If you believe the scientific literature, says the Duke behavioral economics professor and popular author Dan Ariely, we humans have about two hours of peak cognitive capacity, generally first thing in the morning after we’ve fully woken up.
What do we do with that precious time? Commute, drink coffee, answer email, check Facebook.
“It’s a terrible waste of really good thinking time,” says Jacob Bank, a machine-learning PhD candidate at Stanford.
“Time is by far the most precious resource we have and by far the most poorly managed. One reason is time is extremely abstract — we don’t have a money bill that we look at, for time. And also, it’s inherently complex,” adds Yoav Shoham, a Stanford computer science professor who three years ago sold a smart-contacts startup called Katango to Google.
The three men are co-founders of a new startup called Timeful, aiming to apply the best of their research on irrationality and optimization to a rather mundane thing: Making an iPhone calendar app. Oh, great.
“We were dragged into creating a calendar and to-do app kicking and screaming,” says Shoham. “The last thing the world needs is another calendar app. What you really need is help managing your time. We are getting people to do what’s in their self-interest with slight nudges.”
And it’s not just these prime two productive morning hours that Ariely, Bank and Shoham want to help people make better use of. That’s just an example of a slot that often needs work.
What Timeful does is import a user’s existing calendars and then incorporate to-dos and good habits (like getting exercise, calling parents and smiling more) by suggesting times when they should be optimally scheduled based on place, time and history.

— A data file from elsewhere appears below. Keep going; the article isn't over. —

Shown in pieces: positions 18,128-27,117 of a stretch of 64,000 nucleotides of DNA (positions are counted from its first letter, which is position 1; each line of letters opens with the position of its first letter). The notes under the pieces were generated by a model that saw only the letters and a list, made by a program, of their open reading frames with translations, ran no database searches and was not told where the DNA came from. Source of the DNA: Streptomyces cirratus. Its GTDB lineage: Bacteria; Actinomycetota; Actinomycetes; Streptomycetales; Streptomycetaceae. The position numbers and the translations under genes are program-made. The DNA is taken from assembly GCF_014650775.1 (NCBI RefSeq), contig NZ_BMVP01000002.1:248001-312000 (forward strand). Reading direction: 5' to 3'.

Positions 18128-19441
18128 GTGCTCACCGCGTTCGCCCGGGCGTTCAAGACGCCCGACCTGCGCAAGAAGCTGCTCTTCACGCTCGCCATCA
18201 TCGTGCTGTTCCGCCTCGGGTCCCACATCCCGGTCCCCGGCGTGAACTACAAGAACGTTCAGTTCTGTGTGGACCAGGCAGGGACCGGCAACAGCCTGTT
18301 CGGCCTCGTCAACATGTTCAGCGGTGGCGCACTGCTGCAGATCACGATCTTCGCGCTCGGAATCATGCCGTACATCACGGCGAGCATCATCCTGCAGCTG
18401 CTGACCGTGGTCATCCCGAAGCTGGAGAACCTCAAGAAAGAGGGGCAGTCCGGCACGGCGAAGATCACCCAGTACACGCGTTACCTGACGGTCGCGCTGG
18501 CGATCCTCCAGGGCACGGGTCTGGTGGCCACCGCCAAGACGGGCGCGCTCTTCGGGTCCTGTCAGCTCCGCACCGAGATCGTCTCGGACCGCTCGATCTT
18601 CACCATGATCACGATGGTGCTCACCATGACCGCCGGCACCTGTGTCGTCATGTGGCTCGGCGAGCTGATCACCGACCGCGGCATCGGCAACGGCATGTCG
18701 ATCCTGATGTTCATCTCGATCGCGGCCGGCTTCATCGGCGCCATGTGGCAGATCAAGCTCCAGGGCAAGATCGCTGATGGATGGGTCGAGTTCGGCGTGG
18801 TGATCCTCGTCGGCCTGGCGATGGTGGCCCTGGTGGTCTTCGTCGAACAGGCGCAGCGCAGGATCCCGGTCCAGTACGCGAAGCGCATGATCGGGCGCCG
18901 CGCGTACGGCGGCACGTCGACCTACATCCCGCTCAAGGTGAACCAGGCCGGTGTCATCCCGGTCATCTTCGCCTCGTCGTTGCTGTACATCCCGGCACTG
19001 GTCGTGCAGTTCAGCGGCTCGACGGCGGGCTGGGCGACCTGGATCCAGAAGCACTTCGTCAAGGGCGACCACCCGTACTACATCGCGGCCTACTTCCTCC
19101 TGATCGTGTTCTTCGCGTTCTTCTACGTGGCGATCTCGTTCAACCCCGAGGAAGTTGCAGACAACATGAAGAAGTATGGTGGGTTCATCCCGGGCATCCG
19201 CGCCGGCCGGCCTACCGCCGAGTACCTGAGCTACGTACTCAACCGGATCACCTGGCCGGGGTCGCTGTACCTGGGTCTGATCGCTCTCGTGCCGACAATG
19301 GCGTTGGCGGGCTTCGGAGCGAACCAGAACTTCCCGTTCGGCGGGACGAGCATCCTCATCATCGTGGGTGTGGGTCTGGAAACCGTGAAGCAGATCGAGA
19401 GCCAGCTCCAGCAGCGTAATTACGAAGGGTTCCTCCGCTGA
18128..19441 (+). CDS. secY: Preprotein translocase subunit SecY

In order for Timeful to work, people need to 1) accept those suggestions, or reject them to give feedback to the system; and 2) actually do the things, so their lives get better.
That’s where the premise gets very simple, said Bank. “Things that are scheduled are more likely to get done.”
“Our objectives are to take every moment and think about what is the best use of that moment in a holistic framework,” said Ariely. “It’s a non-zero sum game. We think you can use time better.”
In addition to the researchers-turned-founders, Timeful is being built by a team of about 20 with histories at Twitter, Instagram, Facebook, Apple, Groupon and Google.
The Mountain View, Calif.-based company has raised $7 million from Khosla Ventures along with Kleiner Perkins, Greylock partners, Data Collective, Pitango and Ashton Kutcher’s A-Grade Investments.